The range-topping Pajero Sport Exceed starts at $52,750 before on-road costs.
An electronic park brake, reversing camera, 18-inch rims, keyless entry, a four-mode 'Off-road Terrain Control System' and folding side mirrors are all standard on the Pajero Sport, as well as dual-zone climate control, a semi-leather interior, a rear locking diff and automatic headlights and wipers.
The top-spec Exceed also features blind-spot monitors, heated front seats and a 360-degree camera, along with automatic emergency braking and a mis-acceleration mitigation system able to detect and prevent unintended acceleration events by measuring whether both brake and throttle are applied, or by the rate at which the throttle is floored.
MY17 Pajero Sports have also score a master door lock/unlock switch for the drivers door switch panel, revised doors-open graphic in the instrument cluster and the cigarette lighter is now purely a 12V point.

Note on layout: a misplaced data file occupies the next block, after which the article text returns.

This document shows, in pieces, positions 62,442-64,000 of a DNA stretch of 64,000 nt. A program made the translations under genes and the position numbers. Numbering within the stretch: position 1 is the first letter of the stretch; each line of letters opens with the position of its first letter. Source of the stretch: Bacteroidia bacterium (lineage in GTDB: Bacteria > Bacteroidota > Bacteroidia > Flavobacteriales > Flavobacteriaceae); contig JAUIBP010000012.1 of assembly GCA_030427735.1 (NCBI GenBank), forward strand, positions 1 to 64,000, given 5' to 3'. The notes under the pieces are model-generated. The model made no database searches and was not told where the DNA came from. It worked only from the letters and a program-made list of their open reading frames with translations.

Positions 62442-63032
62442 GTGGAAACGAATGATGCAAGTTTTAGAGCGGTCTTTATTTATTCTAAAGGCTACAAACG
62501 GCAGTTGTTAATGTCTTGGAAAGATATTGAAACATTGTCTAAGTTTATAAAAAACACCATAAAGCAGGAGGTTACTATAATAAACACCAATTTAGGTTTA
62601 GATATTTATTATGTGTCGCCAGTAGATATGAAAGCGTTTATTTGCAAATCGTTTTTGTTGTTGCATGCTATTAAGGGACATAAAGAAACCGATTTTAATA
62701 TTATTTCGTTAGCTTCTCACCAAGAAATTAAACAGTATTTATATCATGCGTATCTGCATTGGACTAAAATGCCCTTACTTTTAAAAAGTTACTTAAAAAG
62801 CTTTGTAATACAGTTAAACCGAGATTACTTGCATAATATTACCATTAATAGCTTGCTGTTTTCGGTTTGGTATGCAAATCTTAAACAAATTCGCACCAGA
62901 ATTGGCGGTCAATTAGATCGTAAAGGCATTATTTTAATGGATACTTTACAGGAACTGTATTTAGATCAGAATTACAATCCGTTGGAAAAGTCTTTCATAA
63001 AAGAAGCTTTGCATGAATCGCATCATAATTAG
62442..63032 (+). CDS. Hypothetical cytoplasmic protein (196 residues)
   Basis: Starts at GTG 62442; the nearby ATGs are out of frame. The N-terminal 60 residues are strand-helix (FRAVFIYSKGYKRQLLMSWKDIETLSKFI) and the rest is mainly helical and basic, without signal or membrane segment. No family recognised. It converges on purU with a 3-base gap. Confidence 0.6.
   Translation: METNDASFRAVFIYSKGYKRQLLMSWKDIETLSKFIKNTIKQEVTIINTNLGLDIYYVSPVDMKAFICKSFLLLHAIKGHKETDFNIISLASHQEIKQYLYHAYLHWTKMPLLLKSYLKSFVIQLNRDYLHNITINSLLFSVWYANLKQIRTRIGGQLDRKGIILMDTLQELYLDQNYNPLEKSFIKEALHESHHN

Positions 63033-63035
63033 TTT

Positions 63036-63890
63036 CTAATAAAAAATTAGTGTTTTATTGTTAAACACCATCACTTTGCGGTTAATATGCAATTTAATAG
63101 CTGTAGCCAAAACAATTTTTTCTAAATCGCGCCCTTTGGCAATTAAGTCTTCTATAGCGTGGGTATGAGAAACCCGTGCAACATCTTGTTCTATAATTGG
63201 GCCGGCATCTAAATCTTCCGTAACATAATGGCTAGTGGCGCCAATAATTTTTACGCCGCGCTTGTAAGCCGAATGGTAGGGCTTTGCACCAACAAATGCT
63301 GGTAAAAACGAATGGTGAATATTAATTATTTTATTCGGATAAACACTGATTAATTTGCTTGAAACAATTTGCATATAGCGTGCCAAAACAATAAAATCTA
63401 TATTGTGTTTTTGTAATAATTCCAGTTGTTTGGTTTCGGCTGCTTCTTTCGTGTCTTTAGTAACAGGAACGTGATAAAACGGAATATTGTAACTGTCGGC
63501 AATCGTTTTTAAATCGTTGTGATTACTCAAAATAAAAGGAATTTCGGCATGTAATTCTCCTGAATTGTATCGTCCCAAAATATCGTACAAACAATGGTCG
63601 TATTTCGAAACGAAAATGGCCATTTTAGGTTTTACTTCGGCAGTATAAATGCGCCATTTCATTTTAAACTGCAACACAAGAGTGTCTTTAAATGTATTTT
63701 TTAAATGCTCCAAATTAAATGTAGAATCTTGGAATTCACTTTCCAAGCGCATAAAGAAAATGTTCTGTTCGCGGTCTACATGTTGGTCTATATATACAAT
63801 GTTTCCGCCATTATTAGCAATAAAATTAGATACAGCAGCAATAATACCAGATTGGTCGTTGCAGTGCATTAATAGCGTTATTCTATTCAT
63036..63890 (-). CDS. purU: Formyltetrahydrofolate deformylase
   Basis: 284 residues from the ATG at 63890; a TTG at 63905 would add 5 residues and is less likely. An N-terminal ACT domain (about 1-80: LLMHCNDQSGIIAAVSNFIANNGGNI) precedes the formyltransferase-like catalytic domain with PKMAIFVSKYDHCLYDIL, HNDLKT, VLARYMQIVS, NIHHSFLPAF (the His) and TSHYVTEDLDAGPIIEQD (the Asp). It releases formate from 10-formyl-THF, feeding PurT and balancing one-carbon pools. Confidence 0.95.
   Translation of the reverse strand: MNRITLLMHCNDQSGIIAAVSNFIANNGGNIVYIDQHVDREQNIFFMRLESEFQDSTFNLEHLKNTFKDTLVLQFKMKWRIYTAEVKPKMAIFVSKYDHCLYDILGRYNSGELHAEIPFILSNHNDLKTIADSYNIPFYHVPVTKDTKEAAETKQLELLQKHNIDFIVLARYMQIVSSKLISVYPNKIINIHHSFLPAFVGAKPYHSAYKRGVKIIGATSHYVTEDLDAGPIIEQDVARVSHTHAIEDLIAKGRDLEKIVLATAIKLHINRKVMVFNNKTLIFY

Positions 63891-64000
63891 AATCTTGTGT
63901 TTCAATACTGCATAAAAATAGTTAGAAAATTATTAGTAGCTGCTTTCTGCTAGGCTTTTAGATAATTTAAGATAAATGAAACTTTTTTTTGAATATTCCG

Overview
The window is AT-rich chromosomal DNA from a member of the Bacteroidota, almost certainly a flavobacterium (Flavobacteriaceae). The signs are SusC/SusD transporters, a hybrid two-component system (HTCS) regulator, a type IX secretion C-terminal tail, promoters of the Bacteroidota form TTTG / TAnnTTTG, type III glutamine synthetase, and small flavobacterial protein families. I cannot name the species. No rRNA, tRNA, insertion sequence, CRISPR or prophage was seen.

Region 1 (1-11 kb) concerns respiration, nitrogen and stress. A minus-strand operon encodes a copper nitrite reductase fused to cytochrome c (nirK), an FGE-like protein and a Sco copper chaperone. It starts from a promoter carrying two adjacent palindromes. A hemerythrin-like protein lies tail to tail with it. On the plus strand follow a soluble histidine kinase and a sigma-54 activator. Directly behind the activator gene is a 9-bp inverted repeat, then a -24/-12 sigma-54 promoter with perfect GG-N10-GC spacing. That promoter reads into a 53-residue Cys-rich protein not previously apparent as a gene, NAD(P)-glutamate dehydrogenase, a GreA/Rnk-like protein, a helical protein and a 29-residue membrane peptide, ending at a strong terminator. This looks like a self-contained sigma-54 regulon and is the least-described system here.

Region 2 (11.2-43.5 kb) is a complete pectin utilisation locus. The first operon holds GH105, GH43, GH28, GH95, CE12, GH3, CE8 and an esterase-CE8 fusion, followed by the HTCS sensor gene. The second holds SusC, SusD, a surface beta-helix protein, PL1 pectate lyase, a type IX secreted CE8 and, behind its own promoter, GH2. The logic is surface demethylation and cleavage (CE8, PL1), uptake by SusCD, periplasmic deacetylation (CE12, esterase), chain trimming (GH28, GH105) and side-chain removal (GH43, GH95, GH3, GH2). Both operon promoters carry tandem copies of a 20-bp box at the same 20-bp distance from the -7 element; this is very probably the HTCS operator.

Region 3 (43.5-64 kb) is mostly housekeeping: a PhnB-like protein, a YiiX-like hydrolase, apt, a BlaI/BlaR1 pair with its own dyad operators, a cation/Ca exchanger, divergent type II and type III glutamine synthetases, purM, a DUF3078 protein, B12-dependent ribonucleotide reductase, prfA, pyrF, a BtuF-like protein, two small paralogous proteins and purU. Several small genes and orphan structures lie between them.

The MY17 Exceed tested here now comes with active cruise control and for the anoraks out there, the display vehicle in the 360-degree monitor is now colour matched to the actual vehicle.
It's a sweet little engine that's very refined and economical, but it has a pretty large torque hole low in the rev range that can be annoying.
The Pajero Sport is very well set up for the rigors of medium to difficult off off-road work.
Mitsubishi's excellent 'Super Select 4WD II' system is standard, featuring a centre diff and rear locking diff.